Negativland was attempting to profit from U2's popularity, and the group had timed its decoy release to coincide with an upcoming U2 release (previously Joshua Tree had sold more than 6 million copies in the US).
And Negativland couldn't afford to prove themselves innocent.
"It wasn't a policy at Island records but a de facto understanding throughout the record industry," Grigg clarified. "There's a certain way things are supposed to be done.
If you don't play by the rules, they come down on you. If SST had paid the compulsory license fees for the song, this probably wouldn't have happened."
"But art has always had the job of using the best means available to make statements about individual life," he continues. "It's extremely effective to actually apply our hands to this media barrage, cut it up, and turn it into something else that comments on it. That's one of the best ways to make art that we can see right now. But that's the central problem: the laws don't realize the legitimacy of this."
According to Negativland, current statutes don't take into account any of a number of artistic forms and techniques, some of which may "actually conflict with what others claim to be their economic domain."
Appropriated art is commonplace in other milieus - Rauschenberg and Warhol made great use of it in the fine arts, and borrowed melodies are common in folk music - but it has yet to be acknowledged in contemporary musical forms. "If you read the copyright laws," Joyce says, his frustration showing, "there's only 'pay for everything you use' or parody. But surrealism? Unknown. Collage? Never heard of it. It's as if collage never happened."
Jeff Selman, an attorney who, through California Lawyers for the Arts, began to assist Negativland after the settlement, says it another way: "Whether or not someone would look at a visual or musical collage and say 'Yes, that's an allowable fair use' hasn't been tested. It's a fine-line distinction between what's pirating and what's fair use. But everybody may be trying to draw fine lines where they can't be drawn." He points back to the central argument in the whole case: "It comes down to an issue of money."
This is all history really, the world marched on, Negitivland continued to release records when the need/desire arose and I assume paid the legal costs Island Records incurred as per the out of court settlement. So why am I dragging this up today one might wonder.
Well, U2 are to tour here next year. So it was reason enough to trawl back to the above story and track for me, plus I downloaded the single to play on me radio show as my personal reaction to the begginings of U2 hype, yeah I don't care much for their music so I wanted to add in my own small way something linked to but not of this band.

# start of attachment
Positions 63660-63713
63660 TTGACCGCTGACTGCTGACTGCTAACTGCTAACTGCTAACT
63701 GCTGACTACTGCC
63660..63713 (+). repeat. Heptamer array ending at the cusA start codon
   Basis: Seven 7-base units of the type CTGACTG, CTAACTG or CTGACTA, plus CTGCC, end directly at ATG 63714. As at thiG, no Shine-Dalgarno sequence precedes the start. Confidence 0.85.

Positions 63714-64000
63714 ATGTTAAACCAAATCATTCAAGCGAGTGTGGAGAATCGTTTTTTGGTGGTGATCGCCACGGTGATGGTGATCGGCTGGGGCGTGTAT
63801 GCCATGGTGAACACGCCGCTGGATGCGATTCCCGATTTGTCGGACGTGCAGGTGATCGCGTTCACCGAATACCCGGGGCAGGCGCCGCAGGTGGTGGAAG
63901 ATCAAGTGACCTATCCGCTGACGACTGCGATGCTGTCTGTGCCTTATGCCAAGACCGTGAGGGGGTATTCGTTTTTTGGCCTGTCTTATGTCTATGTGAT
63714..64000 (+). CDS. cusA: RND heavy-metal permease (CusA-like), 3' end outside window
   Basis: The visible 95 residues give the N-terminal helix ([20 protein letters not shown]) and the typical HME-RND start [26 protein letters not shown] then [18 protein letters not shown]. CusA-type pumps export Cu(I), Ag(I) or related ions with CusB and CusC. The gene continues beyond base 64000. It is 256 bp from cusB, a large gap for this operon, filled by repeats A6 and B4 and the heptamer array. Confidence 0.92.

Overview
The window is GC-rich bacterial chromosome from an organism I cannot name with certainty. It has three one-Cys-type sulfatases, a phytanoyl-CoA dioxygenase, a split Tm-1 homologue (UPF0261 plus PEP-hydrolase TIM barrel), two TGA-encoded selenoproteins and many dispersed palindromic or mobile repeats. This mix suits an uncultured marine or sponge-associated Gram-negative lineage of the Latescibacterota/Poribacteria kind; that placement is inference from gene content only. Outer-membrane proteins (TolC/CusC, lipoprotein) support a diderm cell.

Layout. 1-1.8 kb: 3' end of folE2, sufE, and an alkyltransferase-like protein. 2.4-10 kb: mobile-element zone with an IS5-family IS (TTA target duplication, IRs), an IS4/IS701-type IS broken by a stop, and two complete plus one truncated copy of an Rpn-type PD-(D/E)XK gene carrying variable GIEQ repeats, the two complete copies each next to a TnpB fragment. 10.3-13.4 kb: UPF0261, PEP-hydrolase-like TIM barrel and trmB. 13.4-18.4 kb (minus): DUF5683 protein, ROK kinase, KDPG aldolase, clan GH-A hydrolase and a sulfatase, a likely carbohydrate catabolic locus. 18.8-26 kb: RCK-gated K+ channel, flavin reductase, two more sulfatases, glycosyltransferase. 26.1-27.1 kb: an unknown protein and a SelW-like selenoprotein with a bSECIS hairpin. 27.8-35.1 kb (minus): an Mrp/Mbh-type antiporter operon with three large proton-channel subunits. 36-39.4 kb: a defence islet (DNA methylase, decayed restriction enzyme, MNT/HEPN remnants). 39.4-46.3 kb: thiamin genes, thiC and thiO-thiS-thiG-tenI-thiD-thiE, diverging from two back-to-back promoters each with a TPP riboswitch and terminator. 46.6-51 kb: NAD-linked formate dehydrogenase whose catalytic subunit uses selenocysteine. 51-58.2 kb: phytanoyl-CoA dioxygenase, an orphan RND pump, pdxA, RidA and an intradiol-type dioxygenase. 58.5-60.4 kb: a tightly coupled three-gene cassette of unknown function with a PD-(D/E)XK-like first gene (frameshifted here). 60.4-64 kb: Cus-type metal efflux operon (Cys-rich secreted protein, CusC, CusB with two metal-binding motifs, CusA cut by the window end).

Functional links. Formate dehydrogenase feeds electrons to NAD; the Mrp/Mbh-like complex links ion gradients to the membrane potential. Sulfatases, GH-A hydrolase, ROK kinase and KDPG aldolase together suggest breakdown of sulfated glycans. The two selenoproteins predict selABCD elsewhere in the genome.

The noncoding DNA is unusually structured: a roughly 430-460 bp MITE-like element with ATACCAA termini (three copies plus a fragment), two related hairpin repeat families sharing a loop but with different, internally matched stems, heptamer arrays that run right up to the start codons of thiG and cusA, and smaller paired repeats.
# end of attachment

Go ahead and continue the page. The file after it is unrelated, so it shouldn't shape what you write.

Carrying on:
Plus its a damn funny track, one I just missed out on getting a copy of the record when released and have ever since wanted for my collection. I sometimes look the single up on Gemm to see how much it'd cost me, currently theres a copy for US $115, well out of my price range for a curiousty item.
The concert tickets went on sale here yesterday, it sold out in less than 90 minutes, I believe the venue holds 38,000 people. As a side note I read somewhere yesterday that a U2 concert in Christchurch around 1989 had 90,000 people attend and was the largest turnout on that particular World Tour. So it's safe to bet this was going to sell out.
Within hours scalpers had placed tickets on New Zealand's version of E-Bay Trademe. Scalping is in my view an abhorrent way to make money. For a multitude of reasons, one that gets me is that due to some peoples practice those without the means to buy online or via the telephone or were just lucky enough to be in the right part of the queue to get a ticket before they ran out - you know them who don't have internet, credit cards or other facilities to do anything other than queue physically to purchase their ticket, possibly having to save specifically to afford the ticket.
Those fans who aren't wealthy are unjustly denied tickets by those with the means to bulk buy and then profit from that purchase, tax free to boot. General admission tickets were $99 (top priced seating were $199), not a huge sum, yet a significant one for those who don't have excess cash floating around, especially as we are heading towards Christmas, consider for a moment many fans will have children, mortgages and other commitments that purchasing a ticket(s) at $99 is a large outlay of cash.
Scalpers by artificially raising the price for those not lucky enough to get one initially only alienate and exclude those fans who simply can't afford vast sums for one nights entertainment.
Whilst the ownership of music is a luxury and attending concerts is too, for those fans who have followed a band such as U2 for many years should not be excluded due to personal financial circumstance, if they can afford the official ticket price and the other costs of attending that should be it, they should not be putting money in someone’s pockets who has no association with the event or the band itself.
If this practice goes unchecked then concerts, sporting events and so many other activities that are going to sell out due to excessive demand will simply become the domain for the rich and I for one am totally opposed to excluding segments of the marketplace from attending any event due to price alone. Sure not everyone can afford nor go to everything, but I don't want our society to be further fragmented and segmented by financial status alone.
There’s been a second concert scheduled, so perhaps punters will get another crack at securing a ticket at the advertised price and no doubt for scalpers to try their luck again and make some more money.
I guess, I also get to play the offending Negitivland single again, which I may just do. Probably not til the event itself, no need for overkill now is there…
… or more likely that’s it for me and this particular curious piece of musical trivia and its offending single.